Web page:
Tae-hyun pleads for her pity on Chief Lee, claiming he’s more a shell of a human being than a doctor anymore, but Yeo-jin fires back that he wasn’t a doctor the day he locked her up. If he was forced into it, that was the price he paid for his sins.
“Then… what price will you pay for the sins you’re committing now?” Tae-hyun asks. That gets Yeo-jin thinking, especially when Tae-hyun reminds her that she’d once told him she would destroy the prison that is the VIP floor of Hanshin. That’s why he wanted to help her get back to her throne, and why he said that day that he’d found a reason to do so.
“That place was also a prison to me,” Tae-hyun adds emphatically. “Now release your brother from that prison.” He’s already lost everything and has no hope of gathering allies to fight against her, so anywhere he goes will be like a prison to him.
Tears well up in Yeo-jin’s eyes as she says that she isn’t imprisoning him because she’s afraid he might lash out at her, but because she can’t ever forgive him for what he did to her. “Yeo-jin-ah,” Tae-hyun says softly. “Stop your revenge and come back to me. Back to the Han Yeo-jin I love.”
Yeo-jin doesn’t agree that she’s gone anywhere, but Tae-hyun says her anger is pushing him away. She thinks for a moment before deciding, “You should give in.” He won’t, and urges her to give in as the one with power. He trusts her to do the right thing. Hopefully that isn’t a mistake.
Secretary Min, who may have overheard their whole conversation, reminds Tae-hyun outside that he’s not to be weak to anyone except Yeo-jin. When Tae-hyun replies that he won’t be weak to anyone, Secretary Min whispers his goodbye after Tae-hyun’s gone. (Uh oh.) Meanwhile, Yeo-jin tasks Min with finding out if anyone died at the hospital on the day she was brought in for surgery.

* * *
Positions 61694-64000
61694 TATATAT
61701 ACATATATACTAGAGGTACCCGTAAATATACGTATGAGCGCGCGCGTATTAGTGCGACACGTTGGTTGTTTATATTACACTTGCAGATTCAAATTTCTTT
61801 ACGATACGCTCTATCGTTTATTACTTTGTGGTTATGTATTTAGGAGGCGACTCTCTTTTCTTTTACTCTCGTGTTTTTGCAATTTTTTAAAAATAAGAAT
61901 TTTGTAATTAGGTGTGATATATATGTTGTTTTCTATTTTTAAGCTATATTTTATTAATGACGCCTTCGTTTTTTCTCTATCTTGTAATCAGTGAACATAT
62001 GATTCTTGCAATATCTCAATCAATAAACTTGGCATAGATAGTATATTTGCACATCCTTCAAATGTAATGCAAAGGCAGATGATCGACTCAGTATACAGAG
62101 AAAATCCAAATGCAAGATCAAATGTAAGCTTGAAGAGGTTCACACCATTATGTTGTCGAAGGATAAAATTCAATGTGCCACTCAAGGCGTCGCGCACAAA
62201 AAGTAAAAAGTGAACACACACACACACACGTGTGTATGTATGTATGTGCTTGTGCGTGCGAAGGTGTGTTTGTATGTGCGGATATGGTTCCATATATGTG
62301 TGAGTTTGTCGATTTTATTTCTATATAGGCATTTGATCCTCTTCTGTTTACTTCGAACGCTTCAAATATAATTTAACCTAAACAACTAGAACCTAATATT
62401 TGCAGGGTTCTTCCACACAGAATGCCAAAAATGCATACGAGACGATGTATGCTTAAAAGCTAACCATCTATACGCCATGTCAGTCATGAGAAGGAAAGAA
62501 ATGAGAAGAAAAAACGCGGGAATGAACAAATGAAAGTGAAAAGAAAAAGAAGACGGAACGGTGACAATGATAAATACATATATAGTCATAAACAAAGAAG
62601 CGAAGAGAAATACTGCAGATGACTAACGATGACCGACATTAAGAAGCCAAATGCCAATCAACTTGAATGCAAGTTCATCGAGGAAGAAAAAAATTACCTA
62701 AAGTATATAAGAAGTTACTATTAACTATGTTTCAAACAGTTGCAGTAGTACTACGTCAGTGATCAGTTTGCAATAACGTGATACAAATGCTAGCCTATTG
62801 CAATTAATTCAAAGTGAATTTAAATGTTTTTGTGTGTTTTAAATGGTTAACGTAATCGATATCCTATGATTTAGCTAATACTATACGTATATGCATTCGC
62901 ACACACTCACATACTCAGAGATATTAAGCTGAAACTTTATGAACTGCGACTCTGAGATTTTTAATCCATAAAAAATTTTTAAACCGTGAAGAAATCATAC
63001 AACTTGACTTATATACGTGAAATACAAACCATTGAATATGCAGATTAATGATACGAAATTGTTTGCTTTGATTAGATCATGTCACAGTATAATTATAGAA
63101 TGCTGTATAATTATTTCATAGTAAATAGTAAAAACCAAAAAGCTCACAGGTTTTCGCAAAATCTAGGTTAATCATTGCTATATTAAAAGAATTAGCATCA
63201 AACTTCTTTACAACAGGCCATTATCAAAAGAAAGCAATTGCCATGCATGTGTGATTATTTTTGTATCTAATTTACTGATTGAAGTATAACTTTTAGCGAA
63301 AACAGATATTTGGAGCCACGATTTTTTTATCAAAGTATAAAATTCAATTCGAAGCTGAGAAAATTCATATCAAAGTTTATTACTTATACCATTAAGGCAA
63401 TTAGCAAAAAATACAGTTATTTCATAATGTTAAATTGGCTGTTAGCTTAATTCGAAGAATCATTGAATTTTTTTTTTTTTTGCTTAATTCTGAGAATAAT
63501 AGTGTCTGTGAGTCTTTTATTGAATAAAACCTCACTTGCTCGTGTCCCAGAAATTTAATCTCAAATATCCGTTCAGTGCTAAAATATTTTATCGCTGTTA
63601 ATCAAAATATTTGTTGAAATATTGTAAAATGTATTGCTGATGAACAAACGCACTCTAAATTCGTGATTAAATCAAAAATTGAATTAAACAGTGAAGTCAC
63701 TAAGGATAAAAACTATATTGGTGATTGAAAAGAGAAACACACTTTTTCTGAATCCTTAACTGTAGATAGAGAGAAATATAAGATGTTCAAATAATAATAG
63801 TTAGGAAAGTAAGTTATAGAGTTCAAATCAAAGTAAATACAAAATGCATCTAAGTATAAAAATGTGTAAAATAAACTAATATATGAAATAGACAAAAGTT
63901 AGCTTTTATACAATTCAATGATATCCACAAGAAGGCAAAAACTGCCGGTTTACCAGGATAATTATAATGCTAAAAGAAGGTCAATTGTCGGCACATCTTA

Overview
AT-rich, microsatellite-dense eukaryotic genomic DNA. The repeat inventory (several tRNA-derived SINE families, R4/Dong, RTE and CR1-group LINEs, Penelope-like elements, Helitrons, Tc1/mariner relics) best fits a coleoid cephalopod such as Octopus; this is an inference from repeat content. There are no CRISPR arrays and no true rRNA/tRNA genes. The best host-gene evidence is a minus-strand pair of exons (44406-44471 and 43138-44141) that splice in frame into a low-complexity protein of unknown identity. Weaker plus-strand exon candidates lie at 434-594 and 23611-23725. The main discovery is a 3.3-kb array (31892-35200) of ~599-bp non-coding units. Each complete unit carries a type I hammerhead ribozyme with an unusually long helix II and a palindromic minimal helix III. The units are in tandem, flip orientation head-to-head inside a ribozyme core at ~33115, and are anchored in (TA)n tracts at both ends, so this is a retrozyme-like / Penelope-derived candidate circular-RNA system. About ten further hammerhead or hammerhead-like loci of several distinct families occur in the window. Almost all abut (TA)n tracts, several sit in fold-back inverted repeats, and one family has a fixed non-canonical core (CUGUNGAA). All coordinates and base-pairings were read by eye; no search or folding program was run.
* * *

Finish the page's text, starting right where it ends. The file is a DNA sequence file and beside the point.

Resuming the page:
Tae-hyun visits Chae-young in her hospital room to tell her that he’s talked to Yeo-jin, and that she needs time to get over her anger. He’s confident that she’ll change her mind, though. Chae-young admits that she found it hard to forgive her husband at first, but that she feels pity for him now. She hopes Tae-hyun can find it in his heart to forgive him, too.
Meanwhile, Secretary Min worries that Yeo-jin may lose her resolve when it comes to Do-joon, and doesn’t even like that she’d wait three years to kill him. He wants Do-joon dead, but plans to use someone else to do it.
Tae-hyun fights against the idea that he has to attend Yeo-jin’s inauguration celebration party that night, but in the end relents—the head maid tells him to invite some friends if he’s nervous, so he invites his nurse buddies from the hospital.
But that’s not all, since a tuxedo’d Tae-hyun and his well-dressed wife welcome the priest, nun, and the child they bonded the most with from the church. Good Yeo-jin is all smiles when she’s on Tae-hyun’s arm, telling him that she’s glad he invited who he did.
Nurse Oh tsks at Tae-hyun for being so lovestruck, and even more so when he admits he hasn’t given Yeo-jin the ring he bought her yet. And much to my happiness, Tae-hyun’s also invited Doo-chul and his lackey, who hand him an envelope of money as a belated wedding present.
The party is crashed when CHAIRMAN CHOI of Daejung Group shows up, all fake niceties as he congratulates his almost daughter-in-law on becoming chairwoman before he pulls her close enough to whisper menacingly, “My child, we have much to talk about, don’t we?”
Tae-hyun is refused entry to the private meeting between Evil Yeo-jin and Chairman Choi, where she reveals that she knows he used his son to mock her and steal confidential information, while he reveals that he knows Do-joon conspired to kill his son. Therefore, he wants her to turn Do-joon over to him.
She refuses, and Chairman Choi becomes more and more enraged as he talks about how she lived while his son died, and how his wife went insane because of it. If she still refuses, it’ll be war between them—and Hanshin isn’t what it used to be, not after three years under Do-joon’s control.